• The Sandman: Overture, written by Neil Gaiman with art by J.H. Williams III, is a lovely prequel to an essential comics story.  First, let me say, that prequels are tricky and often doomed to fail.  When a story begins in the middle of events, it can be difficult to go back and tell the earlier backstory in a compelling way.  But Gaiman has done it beautifully.  When the original Sandman story began, he is imprisoned by a secret society for 72 years after being weakened by some adventure.  Overture tells the story of that adventure when Morpheus (the embodiment of Dream) travels across the universe in order to save it from destruction that he himself inadvertently caused.  Throughout the story, Gaiman weaves elements and characters from the original story in new and interesting ways that add to the mythos instead of merely explaining origins or anything mundane as that.  I was enjoying the story for the first few issues, happy to be back in the world of Sandman, but I wasn’t astounded either.  But upon finishing it, I can say that Gaiman sticks the landing and elevates the entire story, making it a truly worthy prequel.  Though it takes place chronologically before the main Sandman story, I think it still best to read it afterwards.  This was a deluxe edition, so it included a lot of supplementary material in the back.  Remarkably, I found it pretty illuminating, at least more than I usually do with material like this.  The artist, colorist, and letterer all explain their craft and artistic decision making process in a way that helped me understand better the collaborative process of making a comic.  J.H. Williams III’s artwork in particular is gorgeous and makes the book stunning.  If you like Sandman, definitely check this out.  If you haven’t read the original ten collected volumes of Sandman, get on it!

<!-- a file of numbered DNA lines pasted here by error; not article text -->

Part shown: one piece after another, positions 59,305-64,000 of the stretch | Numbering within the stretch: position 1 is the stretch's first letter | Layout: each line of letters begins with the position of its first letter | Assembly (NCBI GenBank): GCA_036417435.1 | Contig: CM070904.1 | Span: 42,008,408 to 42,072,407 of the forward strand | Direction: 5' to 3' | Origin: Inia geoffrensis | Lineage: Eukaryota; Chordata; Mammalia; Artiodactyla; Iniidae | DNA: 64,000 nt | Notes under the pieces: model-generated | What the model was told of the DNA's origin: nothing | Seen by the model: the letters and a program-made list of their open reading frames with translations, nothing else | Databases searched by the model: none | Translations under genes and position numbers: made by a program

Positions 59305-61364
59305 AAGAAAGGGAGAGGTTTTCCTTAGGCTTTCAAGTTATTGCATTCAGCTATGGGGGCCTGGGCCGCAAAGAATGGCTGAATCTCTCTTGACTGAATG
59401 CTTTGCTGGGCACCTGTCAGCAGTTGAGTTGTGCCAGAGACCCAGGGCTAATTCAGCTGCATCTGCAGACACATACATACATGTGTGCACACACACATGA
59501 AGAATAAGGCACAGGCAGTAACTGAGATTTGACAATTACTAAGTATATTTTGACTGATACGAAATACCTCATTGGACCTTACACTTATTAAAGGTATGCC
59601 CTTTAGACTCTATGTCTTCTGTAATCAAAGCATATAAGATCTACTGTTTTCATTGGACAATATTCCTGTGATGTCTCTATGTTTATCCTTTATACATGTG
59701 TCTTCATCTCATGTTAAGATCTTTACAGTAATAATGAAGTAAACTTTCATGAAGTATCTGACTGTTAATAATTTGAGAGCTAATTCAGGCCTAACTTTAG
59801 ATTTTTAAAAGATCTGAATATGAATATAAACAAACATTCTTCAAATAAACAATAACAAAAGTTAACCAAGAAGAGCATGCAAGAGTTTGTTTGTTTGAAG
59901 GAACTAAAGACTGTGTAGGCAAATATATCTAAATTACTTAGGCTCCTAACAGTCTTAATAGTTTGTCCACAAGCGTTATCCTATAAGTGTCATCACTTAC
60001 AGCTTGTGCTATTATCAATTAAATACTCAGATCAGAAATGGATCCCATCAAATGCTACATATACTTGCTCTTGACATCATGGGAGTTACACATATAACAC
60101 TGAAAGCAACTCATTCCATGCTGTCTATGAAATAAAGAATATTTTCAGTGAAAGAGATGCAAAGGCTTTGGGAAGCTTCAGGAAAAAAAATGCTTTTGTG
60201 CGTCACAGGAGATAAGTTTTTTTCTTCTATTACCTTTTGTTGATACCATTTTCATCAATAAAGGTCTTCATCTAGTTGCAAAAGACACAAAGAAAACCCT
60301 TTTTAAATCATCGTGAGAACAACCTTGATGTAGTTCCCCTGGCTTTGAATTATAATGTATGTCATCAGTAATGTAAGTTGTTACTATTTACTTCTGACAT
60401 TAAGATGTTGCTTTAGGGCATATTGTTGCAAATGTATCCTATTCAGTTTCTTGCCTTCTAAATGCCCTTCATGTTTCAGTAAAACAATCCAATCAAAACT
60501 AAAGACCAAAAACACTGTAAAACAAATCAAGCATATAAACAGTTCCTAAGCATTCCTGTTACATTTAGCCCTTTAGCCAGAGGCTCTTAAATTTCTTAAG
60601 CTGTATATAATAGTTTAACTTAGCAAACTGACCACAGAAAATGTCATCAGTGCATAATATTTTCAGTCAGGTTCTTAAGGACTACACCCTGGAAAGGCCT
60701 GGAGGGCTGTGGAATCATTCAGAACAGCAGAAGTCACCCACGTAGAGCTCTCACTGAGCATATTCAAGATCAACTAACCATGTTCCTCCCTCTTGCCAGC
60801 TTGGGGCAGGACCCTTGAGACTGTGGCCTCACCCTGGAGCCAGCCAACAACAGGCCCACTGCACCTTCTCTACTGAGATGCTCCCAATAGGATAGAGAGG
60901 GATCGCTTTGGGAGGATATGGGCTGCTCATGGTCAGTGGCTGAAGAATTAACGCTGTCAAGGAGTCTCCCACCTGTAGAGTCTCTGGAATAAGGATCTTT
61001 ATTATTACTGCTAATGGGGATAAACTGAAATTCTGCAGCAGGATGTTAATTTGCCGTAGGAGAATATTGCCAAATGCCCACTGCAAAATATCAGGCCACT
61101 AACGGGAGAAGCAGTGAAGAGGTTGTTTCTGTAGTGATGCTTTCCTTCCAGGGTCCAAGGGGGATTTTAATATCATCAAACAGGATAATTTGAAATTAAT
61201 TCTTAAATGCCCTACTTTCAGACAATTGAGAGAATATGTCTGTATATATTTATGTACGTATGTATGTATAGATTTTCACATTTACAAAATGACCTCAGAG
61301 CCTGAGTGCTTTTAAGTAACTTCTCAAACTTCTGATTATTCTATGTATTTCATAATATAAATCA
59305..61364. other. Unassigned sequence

• Love Medicine by Louise Erdrich is a beautiful novel spanning several generations of two families on and off the reservation in North Dakota.  Through a series of interconnected stories that span at least 50 years, Erdrich introduces the reader to marvelous characters who remain alive long after closing the book. A few of the stories are told by a third person narrator, but most of them are narrated by the characters themselves, so we get to see how they see events, often the same events from multiple perspectives.  It’s a wonderful way to show the intricate nature of perspective.  One of the voices is Lipsha Morrissey, a young boy taken in by the Kashpaws, possibly his relatives, though the mystery of his ancestry is one that he tries to untangle.  His is a humorous and earnest voice.  He describes another woman who his grandfather had a love affair with: “There was this one time that Lulu Lamartine’s little blue tweety bird, a paraclete, I guess you’d call it, flown up inside her dress and got lost within there” (243).  The unwitting joke is that instead of naming the bird he has used the Greek word  for advocate, usually meaning the Holy Spirit in Christian theology. Earlier in his story, he had described his grandmother’s memory as “like them video games that don’t forget your score.  One reason she remembers so many details about the trouble I gave her in early life is so she can flash back her total when she needs to” (240).  Lipsha is only one of the many fully realized people that we empathize with and come to understand.  Many others love, grieve, connive, cope, and live.  It’s a world of characters that Erdrich returned to for a number of other books, but this is the first.  In fact, it’s her first novel, which is amazing.  It’s such a great book.  I read the 1993 expanded edition, which includes more stories than either the 1984 original or the more recent 2009 revision.  But it’s hard to see how one can go wrong with any version of the book (one of the stories taken out of the 2009 version appears in the backmatter, so it isn’t wholly lost).